Gazette Montreal Monday,
March 8, 1976
$37 million contract
Ottawa firm, Saudi
prince sign deal
OTTAWA - (CP) - Fred Farha tried last year to expand from his Ottawa-based
real estate development business to form a Canadian-Arab development
consortium that would - for a fee - assist member compa-nies in
making business deals in the oil-rich Arab states.
But there were few takers. Farha, a 41-year-old Lebanese-born Canadian
with experience in the interna-tional money markets, said Canadian
companies were not convinced they could crack the Arab market. So
the consortium concept was "put on ice" and Farha went
looking for opportunities for his own Fundmore Corp. (Canada) Ltd.
Saudi Arabia was chosen as the prime target after several scouting
trips during which business contracts were made and renewed.
Last week, Farha and two associates returned with a $37 million
contract for the design and construction of a group of apartment
buildings in Riyadh, the Saudi Arabian capital.
They believe it is the first major deal obtained by a Canadian
company in the Arab world, with the exception of consulting contracts.
Under the contract, Fundmore and several associated Ontario construction
and design companies will build a 350-unit housing unit, for Prince
Dandar Bin Muhammad Bin Abdul-Rahman A-Saud, nephew of the Saudi
king. It will feature 10 buildings of six storeys grouped around
a swimming pool and shopping arcade. Construction is to begin Aug.
1 with completion planned for October, 1978.
The turnkey project, in which the Canadian companies will be responsible
for all detailsm will involve importing 150 skilled workers from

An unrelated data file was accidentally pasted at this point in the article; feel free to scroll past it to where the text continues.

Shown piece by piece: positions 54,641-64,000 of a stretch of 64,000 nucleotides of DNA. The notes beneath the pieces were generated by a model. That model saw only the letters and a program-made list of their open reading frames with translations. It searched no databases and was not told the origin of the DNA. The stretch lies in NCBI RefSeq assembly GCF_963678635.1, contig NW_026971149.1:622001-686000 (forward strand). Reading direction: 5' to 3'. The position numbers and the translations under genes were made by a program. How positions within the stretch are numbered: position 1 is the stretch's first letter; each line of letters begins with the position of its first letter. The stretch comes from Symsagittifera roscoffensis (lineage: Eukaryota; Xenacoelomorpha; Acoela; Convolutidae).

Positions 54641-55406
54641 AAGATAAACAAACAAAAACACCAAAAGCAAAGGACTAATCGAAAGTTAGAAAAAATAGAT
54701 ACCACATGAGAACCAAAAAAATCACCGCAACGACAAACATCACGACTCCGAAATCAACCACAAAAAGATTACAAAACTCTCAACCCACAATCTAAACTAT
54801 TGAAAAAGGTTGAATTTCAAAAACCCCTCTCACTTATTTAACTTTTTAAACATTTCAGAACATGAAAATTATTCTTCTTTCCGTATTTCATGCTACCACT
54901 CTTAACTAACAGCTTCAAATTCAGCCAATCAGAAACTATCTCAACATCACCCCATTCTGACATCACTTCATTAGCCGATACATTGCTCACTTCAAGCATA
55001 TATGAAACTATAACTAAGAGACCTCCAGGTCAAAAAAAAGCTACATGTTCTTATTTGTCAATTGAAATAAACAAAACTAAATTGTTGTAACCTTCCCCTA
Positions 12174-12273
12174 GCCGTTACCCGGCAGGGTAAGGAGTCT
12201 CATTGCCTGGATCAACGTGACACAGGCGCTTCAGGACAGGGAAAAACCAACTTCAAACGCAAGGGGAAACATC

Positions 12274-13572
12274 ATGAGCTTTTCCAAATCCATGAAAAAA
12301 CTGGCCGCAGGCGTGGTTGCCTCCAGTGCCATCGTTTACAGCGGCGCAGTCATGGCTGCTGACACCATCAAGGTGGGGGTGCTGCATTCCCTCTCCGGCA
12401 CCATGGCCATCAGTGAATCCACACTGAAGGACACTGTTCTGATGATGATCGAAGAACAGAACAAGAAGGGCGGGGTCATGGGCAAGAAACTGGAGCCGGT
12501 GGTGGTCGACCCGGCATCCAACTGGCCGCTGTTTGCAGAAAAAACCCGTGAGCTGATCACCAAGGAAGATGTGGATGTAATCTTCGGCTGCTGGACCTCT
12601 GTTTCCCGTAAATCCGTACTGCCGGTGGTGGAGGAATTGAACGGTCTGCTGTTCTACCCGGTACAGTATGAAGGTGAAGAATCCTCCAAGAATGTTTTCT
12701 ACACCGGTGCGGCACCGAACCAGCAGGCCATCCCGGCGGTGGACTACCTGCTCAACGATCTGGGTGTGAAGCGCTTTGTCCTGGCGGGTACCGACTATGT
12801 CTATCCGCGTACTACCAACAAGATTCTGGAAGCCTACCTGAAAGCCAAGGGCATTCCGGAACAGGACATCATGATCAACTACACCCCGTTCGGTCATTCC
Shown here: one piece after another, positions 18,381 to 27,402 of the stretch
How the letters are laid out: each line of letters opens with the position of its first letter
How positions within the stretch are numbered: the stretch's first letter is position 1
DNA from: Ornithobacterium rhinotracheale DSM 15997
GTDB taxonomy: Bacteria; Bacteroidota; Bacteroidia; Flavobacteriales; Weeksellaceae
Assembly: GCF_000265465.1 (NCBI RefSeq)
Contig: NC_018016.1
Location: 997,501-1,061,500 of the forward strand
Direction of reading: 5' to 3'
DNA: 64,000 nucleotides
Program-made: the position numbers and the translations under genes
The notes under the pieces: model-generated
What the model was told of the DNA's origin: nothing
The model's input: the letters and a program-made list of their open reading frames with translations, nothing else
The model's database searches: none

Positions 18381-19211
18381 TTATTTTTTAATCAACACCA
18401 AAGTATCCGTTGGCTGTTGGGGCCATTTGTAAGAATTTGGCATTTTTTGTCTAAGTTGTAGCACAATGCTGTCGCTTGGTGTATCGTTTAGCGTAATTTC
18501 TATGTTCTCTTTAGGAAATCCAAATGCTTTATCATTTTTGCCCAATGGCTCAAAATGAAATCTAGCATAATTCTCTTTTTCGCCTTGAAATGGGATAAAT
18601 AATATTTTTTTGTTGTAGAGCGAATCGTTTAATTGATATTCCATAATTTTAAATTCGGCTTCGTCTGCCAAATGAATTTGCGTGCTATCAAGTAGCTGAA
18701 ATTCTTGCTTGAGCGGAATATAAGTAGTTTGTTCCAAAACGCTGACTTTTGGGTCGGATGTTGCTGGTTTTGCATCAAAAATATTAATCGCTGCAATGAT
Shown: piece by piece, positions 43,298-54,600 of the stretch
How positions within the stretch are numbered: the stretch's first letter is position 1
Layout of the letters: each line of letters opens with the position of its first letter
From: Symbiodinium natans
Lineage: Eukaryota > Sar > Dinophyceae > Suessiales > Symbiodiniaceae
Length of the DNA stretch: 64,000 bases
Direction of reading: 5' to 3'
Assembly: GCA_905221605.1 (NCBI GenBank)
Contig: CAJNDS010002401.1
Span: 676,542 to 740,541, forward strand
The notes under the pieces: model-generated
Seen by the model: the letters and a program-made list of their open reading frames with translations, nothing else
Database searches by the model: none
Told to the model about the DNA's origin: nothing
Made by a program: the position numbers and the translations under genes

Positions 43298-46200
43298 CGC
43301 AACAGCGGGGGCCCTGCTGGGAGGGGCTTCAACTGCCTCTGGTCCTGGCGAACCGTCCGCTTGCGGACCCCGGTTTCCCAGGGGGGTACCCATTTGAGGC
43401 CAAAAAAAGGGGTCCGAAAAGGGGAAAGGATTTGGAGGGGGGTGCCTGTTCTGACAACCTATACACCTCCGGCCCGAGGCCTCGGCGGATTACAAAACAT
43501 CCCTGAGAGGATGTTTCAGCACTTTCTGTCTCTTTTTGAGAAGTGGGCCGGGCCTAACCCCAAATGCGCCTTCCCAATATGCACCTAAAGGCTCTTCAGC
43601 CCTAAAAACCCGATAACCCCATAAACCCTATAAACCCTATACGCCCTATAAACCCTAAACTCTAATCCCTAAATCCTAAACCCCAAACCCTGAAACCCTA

other countries and the hiring of about x50 local laborers. Temporary
recreation and housing facilities for the imported workers are include
a swimming pool and billiard tables.
In addition, Fundmore and the companies working with it will buy
and transport to Riyadh about $3 million worth of equipment, "everything
from pencils to bulldozers."
Farha said the equipment investment is being made with the conviction
that other contracts will follow. He said offers to design and build
two hotels and a shopping centre were declined on the recent trip
so the company could concentrate on "making a first-class show"
of the apartments.
Previously, the six-year-old Fundmore Corp. and three other companies
in the Farha Group have won contracts for designing, building, managing
and arranging financing for residential, commercial and industrial
projects in Canada, the United States and Caribbean countries.
Farha is convinced the potential for Canadian companies in the
Arab world is enormous, and he hopes success of his own companies
in Saudi Arabia will generate faith in the concept of the Canadian-Arab
Business opportunities are currently being lost to British, French,
German and Japanese firms who have financial help from their governments.
Farha said Canadian companies should receive subsidies from the
government to compete for contracts in Arab states.
What the companies need , the most, however, is assistance in locating
business opportunities and in Arab negotiating met odd, language
Farha said the development consortium could provide this assistance.
He admitted to having an edge on other Canadians with hit background
in and knowledge of the Arab world - he writes and speaks Arabic
- and business contacts from two years of arranging private financing
for projects on the international money market in Zurich, Switzerland.
The Fundmore contract was negotiated promptly over a four-day weekend,
in sessions that included lamb feasts.
From Our Archives:
The CITIZEN Ottawa,
Friday, March 5,1976
Daily Commercial News,
and Construction Record Thursday, March 11,1976
September 19, 1988